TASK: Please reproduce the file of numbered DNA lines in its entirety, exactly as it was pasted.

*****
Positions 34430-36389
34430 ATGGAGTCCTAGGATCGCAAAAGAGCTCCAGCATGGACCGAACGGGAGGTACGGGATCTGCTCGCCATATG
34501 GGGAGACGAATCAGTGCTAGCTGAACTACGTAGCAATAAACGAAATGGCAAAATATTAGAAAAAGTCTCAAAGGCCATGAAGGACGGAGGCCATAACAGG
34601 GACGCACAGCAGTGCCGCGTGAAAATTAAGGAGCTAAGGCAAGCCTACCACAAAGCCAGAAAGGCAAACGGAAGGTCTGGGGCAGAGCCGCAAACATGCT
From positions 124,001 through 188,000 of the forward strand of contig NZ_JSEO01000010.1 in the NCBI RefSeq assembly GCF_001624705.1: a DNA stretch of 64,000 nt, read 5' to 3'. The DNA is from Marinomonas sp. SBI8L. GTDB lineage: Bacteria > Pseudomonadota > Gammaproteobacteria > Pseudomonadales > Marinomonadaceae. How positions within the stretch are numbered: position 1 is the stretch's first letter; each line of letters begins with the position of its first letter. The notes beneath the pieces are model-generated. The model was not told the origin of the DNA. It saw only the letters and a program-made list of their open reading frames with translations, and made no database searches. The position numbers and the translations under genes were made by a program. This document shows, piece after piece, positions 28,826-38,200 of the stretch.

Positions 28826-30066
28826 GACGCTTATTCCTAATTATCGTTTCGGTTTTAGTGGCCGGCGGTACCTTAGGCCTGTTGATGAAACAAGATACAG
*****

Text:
Positions 34430-36389
34430 ATGGAGTCCTAGGATCGCAAAAGAGCTCCAGCATGGACCGAACGGGAGGTACGGGATCTGCTCGCCATATG
34501 GGGAGACGAATCAGTGCTAGCTGAACTACGTAGCAATAAACGAAATGGCAAAATATTAGAAAAAGTCTCAAAGGCCATGAAGGACGGAGGCCATAACAGG
34601 GACGCACAGCAGTGCCGCGTGAAAATTAAGGAGCTAAGGCAAGCCTACCACAAAGCCAGAAAGGCAAACGGAAGGTCTGGGGCAGAGCCGCAAACATGCT
From positions 124,001 through 188,000 of the forward strand of contig NZ_JSEO01000010.1 in the NCBI RefSeq assembly GCF_001624705.1: a DNA stretch of 64,000 nt, read 5' to 3'. The DNA is from Marinomonas sp. SBI8L. GTDB lineage: Bacteria > Pseudomonadota > Gammaproteobacteria > Pseudomonadales > Marinomonadaceae. How positions within the stretch are numbered: position 1 is the stretch's first letter; each line of letters begins with the position of its first letter. The notes beneath the pieces are model-generated. The model was not told the origin of the DNA. It saw only the letters and a program-made list of their open reading frames with translations, and made no database searches. The position numbers and the translations under genes were made by a program. This document shows, piece after piece, positions 28,826-38,200 of the stretch.

Positions 28826-30066
28826 GACGCTTATTCCTAATTATCGTTTCGGTTTTAGTGGCCGGCGGTACCTTAGGCCTGTTGATGAAACAAGATACAG